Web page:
Nonfiction > Henry Craik, ed. > English Prose > Vol. III. Seventeenth Century
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Henry Craik, ed.  English Prose.  1916.
Vol. III. Seventeenth Century
 
Mr. By-ends
By John Bunyan (1628–1688)
 

SO I saw that quickly after they were got out of the fair, they overtook one that was going before them, whose name was By-ends; so they said to him, What country-man, sir? and how far go you this way? He told them, That he came from the town of Fair-speech, and he was going to the celestial city (but told them not his name).
  1
  From Fair-speech, said Christian; is there any that be good live there?  2
  By-ends.  Yes, said By-ends, I hope.  3
  Christian.  Pray, sir, what may I call you?  4
  By-ends.  I am a stranger to you, and you to me; if you be going this way, I shall be glad of your company; if not, I must be content.  5
  Christian.  This town of Fair-speech, I have heard of it, and, as I remember, they say it’s a wealthy place.  6
  By-ends.  Yes, I will assure you that it is, and I have very many rich kindred there.  7
  Christian.  Pray, who are your kindred there, if a man may be so bold?  8
  By-ends.  Almost the whole town; and, in particular, my Lord Turn-about, my Lord Time-server, my Lord Fair-speech (from whose ancestors the town first took its name); Also Mr. Smooth-man, Mr. Facing-bothways, Mr. Anything, and the parson of our parish, Mr. Two-tongues, was my mother’s own brother by father’s side; and, to tell you the truth, I am a gentleman of good quality; yet my great-grandfather was but a waterman, looking one way, and rowing another, and I got most of my estate by the same occupation.  9
  Christian.  Are you a married man?  10
  By-ends.  Yes, and my wife is a very virtuous woman, the daughter of a virtuous woman. She was my Lady Feigning’s daughter, therefore she came of a very honourable family, and is arrived at such a pitch of breeding, that she knows how to carry it to all, even to prince and peasant. ’Tis true, we somewhat differ in religion from those of the stricter sort, yet but in two small points; First, we never strive against wind and tide. Secondly, we are always most zealous when religion goes in his silver slippers; we love much to walk with him in the street, if the sun shines, and the people applaud it.  11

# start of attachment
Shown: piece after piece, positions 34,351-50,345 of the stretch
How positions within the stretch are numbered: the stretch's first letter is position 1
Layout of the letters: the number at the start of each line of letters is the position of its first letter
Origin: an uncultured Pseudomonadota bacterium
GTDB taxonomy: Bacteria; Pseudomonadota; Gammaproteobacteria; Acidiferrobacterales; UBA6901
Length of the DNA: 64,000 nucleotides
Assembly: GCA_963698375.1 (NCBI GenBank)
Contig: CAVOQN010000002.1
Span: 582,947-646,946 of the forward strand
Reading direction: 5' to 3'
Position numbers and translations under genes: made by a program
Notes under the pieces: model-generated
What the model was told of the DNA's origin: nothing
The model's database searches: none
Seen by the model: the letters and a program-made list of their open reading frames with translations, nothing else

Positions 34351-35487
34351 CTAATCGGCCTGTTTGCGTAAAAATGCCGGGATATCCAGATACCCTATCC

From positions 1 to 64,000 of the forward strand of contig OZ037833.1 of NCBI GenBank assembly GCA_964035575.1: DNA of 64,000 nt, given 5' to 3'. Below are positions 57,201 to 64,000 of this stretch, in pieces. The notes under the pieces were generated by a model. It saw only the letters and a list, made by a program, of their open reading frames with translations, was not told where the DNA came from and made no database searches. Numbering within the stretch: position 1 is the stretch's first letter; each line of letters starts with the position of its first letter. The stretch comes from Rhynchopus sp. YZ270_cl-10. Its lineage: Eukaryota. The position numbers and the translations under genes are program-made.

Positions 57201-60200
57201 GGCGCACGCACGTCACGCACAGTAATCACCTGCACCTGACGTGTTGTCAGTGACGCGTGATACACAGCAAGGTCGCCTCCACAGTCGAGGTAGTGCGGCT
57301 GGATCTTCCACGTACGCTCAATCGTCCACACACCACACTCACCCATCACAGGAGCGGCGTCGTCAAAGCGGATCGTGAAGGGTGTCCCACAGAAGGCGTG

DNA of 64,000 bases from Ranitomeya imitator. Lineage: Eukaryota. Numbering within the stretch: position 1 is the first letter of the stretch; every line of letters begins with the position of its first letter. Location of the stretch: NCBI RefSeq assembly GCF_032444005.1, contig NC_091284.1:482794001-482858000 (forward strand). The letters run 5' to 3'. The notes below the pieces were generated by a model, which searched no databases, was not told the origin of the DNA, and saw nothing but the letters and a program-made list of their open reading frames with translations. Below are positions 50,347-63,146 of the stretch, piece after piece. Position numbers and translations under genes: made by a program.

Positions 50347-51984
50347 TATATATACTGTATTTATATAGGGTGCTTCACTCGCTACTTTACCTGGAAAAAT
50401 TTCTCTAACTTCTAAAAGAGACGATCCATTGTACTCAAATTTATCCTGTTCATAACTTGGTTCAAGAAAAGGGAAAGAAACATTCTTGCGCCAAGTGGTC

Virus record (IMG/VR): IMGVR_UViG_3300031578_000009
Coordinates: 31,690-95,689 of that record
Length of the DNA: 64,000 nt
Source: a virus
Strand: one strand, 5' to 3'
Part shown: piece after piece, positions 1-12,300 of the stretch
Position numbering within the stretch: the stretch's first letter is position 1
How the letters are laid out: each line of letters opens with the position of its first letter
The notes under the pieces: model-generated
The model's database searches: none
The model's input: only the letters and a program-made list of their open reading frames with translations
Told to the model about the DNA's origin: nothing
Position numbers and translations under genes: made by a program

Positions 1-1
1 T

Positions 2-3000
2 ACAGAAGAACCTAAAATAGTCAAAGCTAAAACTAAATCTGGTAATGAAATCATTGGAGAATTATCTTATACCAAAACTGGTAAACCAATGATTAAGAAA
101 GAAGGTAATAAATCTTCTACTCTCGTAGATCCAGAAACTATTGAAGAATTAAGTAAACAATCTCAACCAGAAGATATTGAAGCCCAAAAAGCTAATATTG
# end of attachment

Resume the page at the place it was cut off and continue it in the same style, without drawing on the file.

Then Christian stepped a little aside to his fellow Hopeful, saying, It runs in my mind that this is one By-ends of Fair-speech, and if it be, we have as very a knave in our company as dwelleth in all these parts. Then said Hopeful, Ask him; methinks he should not be ashamed of his name. So Christian came up with him again, and said, Sir, you talk as if you knew something more than all the world doth, and if I take not my mark amiss, I deem I have half a guess of you: is not your name Mr. By-ends of Fair-speech?  12
  By-ends.  That is not my name, but indeed it is a nick-name that is given me by some that cannot abide me, and I must be content to bear it as a reproach, as other good men have borne theirs before me.  13
  Christian.  But did you never give an occasion to men to call you by this name?  14
  By-ends.  Never, never! The worst that ever I did to give them an occasion to give me this name, was, that I had always the luck to jump in my judgment with the present way of the times, whatever it was, and my chance was to get thereby; but if things are thus cast upon me, let me count them a blessing, but let not the malicious thereby load me with reproach.  15
  Christian.  I thought indeed that you was the man that I had heard of, and to tell you what I think, I fear this name belongs to you more properly than you are willing we should think it doth.  16
  By-ends.  Well, if you will thus imagine, I cannot help it. You shall find me a fair company-keeper, if you will still admit me your associate.  17
  Christian.  If you will go with us, you must go against wind and tide, the which, I perceive, is against your opinion: you must also own religion in his rags, as well as when in his silver slippers, and stand by him, too, when bound in irons, as well as when he walketh the streets with applause.  18
  By-ends.  You must not impose, nor lord it over my faith; leave me to my liberty, and let me go with you.  19
  Christian.  Not a step further, unless you will do in what I propound, as we.  20
  Then said By-ends, I shall never desert my old principles, since they are harmless and profitable. If I may not go with you, I must do as I did before you overtook me, even go by myself, until some overtake me that will be glad of my company.  21
 
 
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